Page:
Mickey was skeptical, but he asked the sentry on duty, who referred the matter to his superior. The monks were admitted to the entrance, which was separated from the prison proper by about twelve yards. On the opposite side was an electric fence featuring elevated cages, which housed sharpshooters with cocked rifles.

The prison chaplain told us about a Christian group of prisoners who met regularly to pray and sing hymns. They were summoned, and for about half an hour they alternated with the monks, one group singing and praying, and the other group chanting. The monks were so moved by their encounter with the prisoners that they returned several times to repeat the ritual.

Later, I accompanied Mickey to the San Francisco Airport to say farewell to the monks, who where returning to India, for their final tour had ended. As the stairs for boarding the plane descended to the runway, the monks regrouped themselves and chanted a farewell blessing on the land that they were leaving. The passengers in the corridor who were proceeding to their departure gates were so captivated they stopped and clustered around the monks, listening intently. As the last monk disappeared into the plane and the door was closing, a woman asked us in wide-eyed wonder, “What was that all about?”

As if to answer her emphatically, Mickey shouted out to the departing monks the famous line from Star Wars, “May the Force be with you!”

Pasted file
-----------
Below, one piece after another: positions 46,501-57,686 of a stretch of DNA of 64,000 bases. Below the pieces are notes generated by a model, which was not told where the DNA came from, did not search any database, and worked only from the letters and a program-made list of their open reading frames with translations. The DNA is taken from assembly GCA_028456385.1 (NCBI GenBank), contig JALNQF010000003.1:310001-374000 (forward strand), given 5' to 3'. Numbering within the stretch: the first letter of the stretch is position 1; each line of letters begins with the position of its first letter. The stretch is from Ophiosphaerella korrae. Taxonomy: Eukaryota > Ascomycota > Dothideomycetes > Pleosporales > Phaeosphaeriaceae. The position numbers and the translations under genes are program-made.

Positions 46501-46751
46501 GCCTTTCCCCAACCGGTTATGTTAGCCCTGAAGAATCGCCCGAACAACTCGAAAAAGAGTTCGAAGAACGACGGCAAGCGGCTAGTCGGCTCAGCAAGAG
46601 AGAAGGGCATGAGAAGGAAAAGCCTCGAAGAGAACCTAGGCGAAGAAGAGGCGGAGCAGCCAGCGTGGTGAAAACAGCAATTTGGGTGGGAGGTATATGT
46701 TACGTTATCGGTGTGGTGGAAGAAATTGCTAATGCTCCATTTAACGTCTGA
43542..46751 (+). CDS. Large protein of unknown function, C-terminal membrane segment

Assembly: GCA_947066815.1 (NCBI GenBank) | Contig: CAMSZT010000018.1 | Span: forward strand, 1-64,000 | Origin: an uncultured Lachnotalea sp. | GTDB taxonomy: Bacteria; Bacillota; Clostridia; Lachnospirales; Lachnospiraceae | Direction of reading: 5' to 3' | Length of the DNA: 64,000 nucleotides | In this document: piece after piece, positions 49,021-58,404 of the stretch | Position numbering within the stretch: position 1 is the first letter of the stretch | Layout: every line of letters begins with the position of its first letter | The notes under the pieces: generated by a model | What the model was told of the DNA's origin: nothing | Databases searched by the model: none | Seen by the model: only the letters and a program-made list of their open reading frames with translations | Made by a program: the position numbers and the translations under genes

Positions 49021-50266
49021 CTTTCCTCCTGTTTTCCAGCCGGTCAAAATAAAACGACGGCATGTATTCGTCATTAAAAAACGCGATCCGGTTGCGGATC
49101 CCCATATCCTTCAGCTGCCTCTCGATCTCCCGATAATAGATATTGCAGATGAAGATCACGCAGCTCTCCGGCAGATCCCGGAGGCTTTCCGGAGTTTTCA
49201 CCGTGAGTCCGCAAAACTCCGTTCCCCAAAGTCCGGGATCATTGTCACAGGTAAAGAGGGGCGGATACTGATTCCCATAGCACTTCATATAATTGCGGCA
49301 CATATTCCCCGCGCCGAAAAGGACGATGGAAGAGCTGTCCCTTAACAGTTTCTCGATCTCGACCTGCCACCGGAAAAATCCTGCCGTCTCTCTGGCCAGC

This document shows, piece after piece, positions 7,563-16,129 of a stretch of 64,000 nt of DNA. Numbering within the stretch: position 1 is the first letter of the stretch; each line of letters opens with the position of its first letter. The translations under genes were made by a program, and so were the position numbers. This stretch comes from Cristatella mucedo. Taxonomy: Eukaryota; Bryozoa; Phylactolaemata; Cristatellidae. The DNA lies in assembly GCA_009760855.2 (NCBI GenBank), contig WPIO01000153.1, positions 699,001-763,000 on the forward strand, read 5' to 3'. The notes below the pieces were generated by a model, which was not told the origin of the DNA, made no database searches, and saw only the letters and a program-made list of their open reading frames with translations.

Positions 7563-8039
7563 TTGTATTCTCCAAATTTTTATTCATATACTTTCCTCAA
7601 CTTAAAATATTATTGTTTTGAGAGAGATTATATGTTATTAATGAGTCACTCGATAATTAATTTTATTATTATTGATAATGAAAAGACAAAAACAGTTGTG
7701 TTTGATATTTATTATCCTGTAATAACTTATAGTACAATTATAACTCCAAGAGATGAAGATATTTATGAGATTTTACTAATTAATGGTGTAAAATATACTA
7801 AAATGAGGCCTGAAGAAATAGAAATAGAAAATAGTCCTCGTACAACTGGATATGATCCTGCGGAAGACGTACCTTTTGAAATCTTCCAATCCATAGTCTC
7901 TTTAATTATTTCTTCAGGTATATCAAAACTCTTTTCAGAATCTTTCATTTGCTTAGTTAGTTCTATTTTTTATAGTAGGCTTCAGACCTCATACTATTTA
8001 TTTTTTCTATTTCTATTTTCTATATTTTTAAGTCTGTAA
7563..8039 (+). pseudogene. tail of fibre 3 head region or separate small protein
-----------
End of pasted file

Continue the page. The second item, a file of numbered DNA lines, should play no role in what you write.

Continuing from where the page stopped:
Then, turning to me, Mickey said, “What am I saying? May the Force be with me! They already have it!”

About Huston Smith:
Huston Smith is recognized and revered as the preeminent teacher of world religions. Smith has taught at Washington University, the Massachusetts Institute of Technology, Syracuse University, and the University of California, Berkeley. He has written fifteen books, including the classic “The World’s Religions”, which has sold over two million copies in many translations, and the New York Times bestseller “Why Religion Matters”. He has been bestowed with twelve honorary degrees and was the focus of the five-part television series “The Wisdom of Faith” hosted by Bill Moyers.

From the book “And Live Rejoicing”. Copyright © 2012 Huston Smith. Reprinted with permission from New World Library.

Geek Month in Review: August 2012

By JB Sanders

Ah, the dog days…

007 Through the Years
Ever wonder what the highest grossing James Bond film is? Or which one it is, adjusted for inflation? Wonder no more!

Extreme Danger Through Kid’s Chemistry Sets
Isn’t it too bad that chemistry sets (intended for kids) don’t include cyanide, uranium dust (not kidding), or pure iodine (lethal at 2g).

Diving Suit of Nightmares
If this thing doesn’t freak you the hell out, you’ve been looking at Giger art for too long. Special bonus, this diving suit was made in 1882. Seriously.

Spray on Skin Has Reached the Present
Doctors have begun using “spray on skin” to treat long-term skin ulcers (which are notoriously hard to deal with) as a test of the technology. Yay, spray-on-skin!

All US Presidents Except One Related to English King
And I’ll go ahead and spoil the surprise ending for you: Martin Van Buren. Yeah, apparently every US President is descending from old King John. Who’d have thunk it?

Just Roll a d12 and Shut Up
Need an idea for your fantasy RPG session? Stuck for inspiration in your epic fantasy novel? Just curious what the hell I’m talking about? Roll 1d12:

LEGO™ Serenity
There’s a fan of the show, and then there’s this. You just have to click and go look at the pictures. It’s more awesome than I can say.

Stealth Salvage Barge For Sale
No kidding, this Cold War “ship” was designed to retrieve wrecks (like, say, a Soviet submarine) from the depths. Get your radar-proof salvage barge!

How Big is Infinity?
Great animated explanation from TED talks about how big infinity really is. Warning: Math content. Some heads may explode.